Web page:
She's Braver Than Us
* CBS correspondent Rita Braver, wife of Clinton family lawyer Robert Barnett, wanted to know if Haiti was any better off after five years and $2 billion of President Clinton's military occupation policy. Last Thursday, while doing some on-camera narration in Port-au-Prince for "CBS News Sunday Morning," she got a sharper answer than she bargained for.
"I was scared," Braver told us yesterday, recounting an incident in which "two thugs" interrupted her stand-up, emerging from a crowd of angry slum-dwellers and confiscating two videocassettes after threatening producer James Houtrides, photographer Mario DeCarvalho and sound technician Manny Garcia with a chrome-plated Colt .45. "The U.S. permanent support mission in Haiti is coming to an end next Monday, so we decided to find out how the country was doing. People are very angry at Americans. They were shouting at us to go home. It's so poor and the conditions are so depressing. They thought the U.S. presence would mean their lives would really change."
But it turns out that the country is "in a shambles," with a powerless police force and no sitting parliament, said the just-returned Braver. She said DeCarvalho shut off his camera and gave them the tapes after the tough-looking guys flashed the gun. Later that day, an expedition back to the slum to retrieve the tapes failed, but Braver & Co. returned with enough for her Sunday report. As for her husband, Braver said: "From his reaction, I'm glad I didn't tell him about this until after I got back."
Not to Split Hairs, but 'Duh!'
It took Yale University psychology professor Marianne LaFrance and her team of researchers three months of arduous interviews and experiments with 120 Yalies--a study paid for by shampoo giant Procter & Gamble--to reach the startling conclusion that " 'bad hair' negatively influences self-esteem, brings out social insecurities, and causes people to concentrate on the negative aspects of themselves." LaFrance's just-released report, titled "The Psychological, Interpersonal and Social Effects of Bad Hair," further reveals that " 'bad hair' is hair that Sticks-out, Needs Cutting, is Frizzy, Damaged, Poufy, Fly-Away, Wild, was Badly Cut, or is Bushy and Greasy."
"Until now, there was no good empirical research. There was lots of mythology but no data," LaFrance, who runs Yale's Gender Communication Laboratory, told us yesterday. "I'm particularly interested in women's and gender issues as well as the general field of bodily communication, such as nonverbal communication through facial expressions, stature and posture. . . . This study fit squarely into the work I'm currently doing."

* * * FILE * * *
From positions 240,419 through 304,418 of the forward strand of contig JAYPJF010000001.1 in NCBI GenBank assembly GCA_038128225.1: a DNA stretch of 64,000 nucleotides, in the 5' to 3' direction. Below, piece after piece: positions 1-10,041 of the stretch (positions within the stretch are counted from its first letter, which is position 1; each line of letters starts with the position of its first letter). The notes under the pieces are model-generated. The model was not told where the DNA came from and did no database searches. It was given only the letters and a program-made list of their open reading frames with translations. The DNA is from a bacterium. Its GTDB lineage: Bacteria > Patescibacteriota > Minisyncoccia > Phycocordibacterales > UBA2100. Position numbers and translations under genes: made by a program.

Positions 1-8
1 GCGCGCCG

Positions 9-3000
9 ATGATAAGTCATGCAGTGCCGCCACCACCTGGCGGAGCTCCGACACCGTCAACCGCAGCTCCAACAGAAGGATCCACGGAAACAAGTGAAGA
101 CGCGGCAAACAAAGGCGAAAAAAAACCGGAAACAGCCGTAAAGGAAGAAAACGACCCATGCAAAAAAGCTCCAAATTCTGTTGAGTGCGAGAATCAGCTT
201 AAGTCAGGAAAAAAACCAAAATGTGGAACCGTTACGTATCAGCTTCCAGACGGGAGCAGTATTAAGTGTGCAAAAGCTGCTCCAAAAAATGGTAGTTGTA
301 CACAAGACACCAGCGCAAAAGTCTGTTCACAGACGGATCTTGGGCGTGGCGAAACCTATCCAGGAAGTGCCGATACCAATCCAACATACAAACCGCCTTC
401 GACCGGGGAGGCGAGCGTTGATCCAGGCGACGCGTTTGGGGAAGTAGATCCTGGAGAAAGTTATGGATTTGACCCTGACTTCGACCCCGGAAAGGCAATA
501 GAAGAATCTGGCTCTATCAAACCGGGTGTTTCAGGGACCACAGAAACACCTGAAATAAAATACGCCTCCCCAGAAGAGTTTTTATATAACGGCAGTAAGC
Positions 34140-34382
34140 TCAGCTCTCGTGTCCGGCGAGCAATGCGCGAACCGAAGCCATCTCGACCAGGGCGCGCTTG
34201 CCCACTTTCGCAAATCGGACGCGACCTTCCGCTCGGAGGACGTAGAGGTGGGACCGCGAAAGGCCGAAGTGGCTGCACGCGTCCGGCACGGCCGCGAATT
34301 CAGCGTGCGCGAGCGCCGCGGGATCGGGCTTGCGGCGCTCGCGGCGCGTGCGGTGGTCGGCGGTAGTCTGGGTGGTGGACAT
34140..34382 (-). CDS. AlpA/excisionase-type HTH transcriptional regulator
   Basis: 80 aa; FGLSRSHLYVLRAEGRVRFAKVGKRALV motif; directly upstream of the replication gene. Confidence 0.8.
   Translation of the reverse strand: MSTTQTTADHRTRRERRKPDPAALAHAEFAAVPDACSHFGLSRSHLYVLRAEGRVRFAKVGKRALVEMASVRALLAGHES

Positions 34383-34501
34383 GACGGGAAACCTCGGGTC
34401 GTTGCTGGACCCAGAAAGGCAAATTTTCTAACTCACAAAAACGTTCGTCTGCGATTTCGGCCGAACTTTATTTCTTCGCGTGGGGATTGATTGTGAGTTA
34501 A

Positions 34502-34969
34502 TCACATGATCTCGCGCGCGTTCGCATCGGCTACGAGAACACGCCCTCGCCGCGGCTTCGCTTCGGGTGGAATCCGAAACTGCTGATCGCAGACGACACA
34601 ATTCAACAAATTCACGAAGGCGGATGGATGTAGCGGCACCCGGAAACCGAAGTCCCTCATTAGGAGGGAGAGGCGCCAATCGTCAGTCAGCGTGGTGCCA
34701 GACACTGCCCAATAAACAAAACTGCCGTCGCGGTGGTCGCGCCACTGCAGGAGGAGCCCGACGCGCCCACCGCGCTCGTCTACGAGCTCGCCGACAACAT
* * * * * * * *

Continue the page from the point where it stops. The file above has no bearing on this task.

The 52-year-old Canadian wouldn't tell us how much P&G paid for her services, but she said she paid $10 to each randomly selected subject who agreed to sit in a bare room and recount deeply traumatic personal hair episodes while being videotaped by hidden cameras. "My hair is short and naturally curly, what you might describe as spiky, brown with some white sneaking through," LaFrance confided. "There certainly have been times when I've had bad hair, when I've had a bad haircut. In the summer it gets very curly, and I think, why do I have to look like Shirley Temple?"
THIS JUST IN . . .
* Can you blame the e-commerce company YouNetwork for trying to squeeze some free advertising out of 6-year-old motherless Cuban boy Elian Gonzalez? We think so. "We are delighted to offer young Master Elian Gonzalez 100 shares of YouNetwork stock," company President Kyle Taylor chirped yesterday in a press release. "We look forward to his enjoying the dividends . . . whether in the United States or in Cuba."
* The weather outside was frightful and the Georgetown streets were barely navigable, but that didn't stop Washington real estate mogul Joe Robert from hosting a dinner for Colombian President Andres Pastrana Tuesday night. AOL Foundation Chairman Jim Kimsey also attended at the otherwise empty Cafe Milano. No word on the tip.
* George magazine has invited every man named Smith in the Manchester, N.H., phone book--there are about 300--to a screening this Sunday of "Mr. Smith Goes to Washington" at that city's Palace Theater. Audience members will be asked to mark a questionnaire indicating which presidential candidate "best reflects the values . . . portrayed by Jimmy Stewart." So far no word on whether any of them will be attending.
* Talking head Juan Williams today replaces PBS correspondent Ray Suarez as host of National Public Radio's "Talk of the Nation," reports The Post's Frank Ahrens.
* The American Ostrich Association is offering quintuple-bypass patient David Letterman a year's supply of low-fat ostrich meat--along with cooking lessons--on the theory that it will help his recovery. No response from Dave. Maybe we shouldn't be so tough on YouNetwork.
CAPTION: Calling his broker? Elian Gonzalez.
CAPTION: An offering for Letterman's recovery: ostrich meat.
CAPTION: The valiant Rita Braver reporting from troubled Hati.
CAPTION: Yale's LaFrance: A comb, the key to happiness.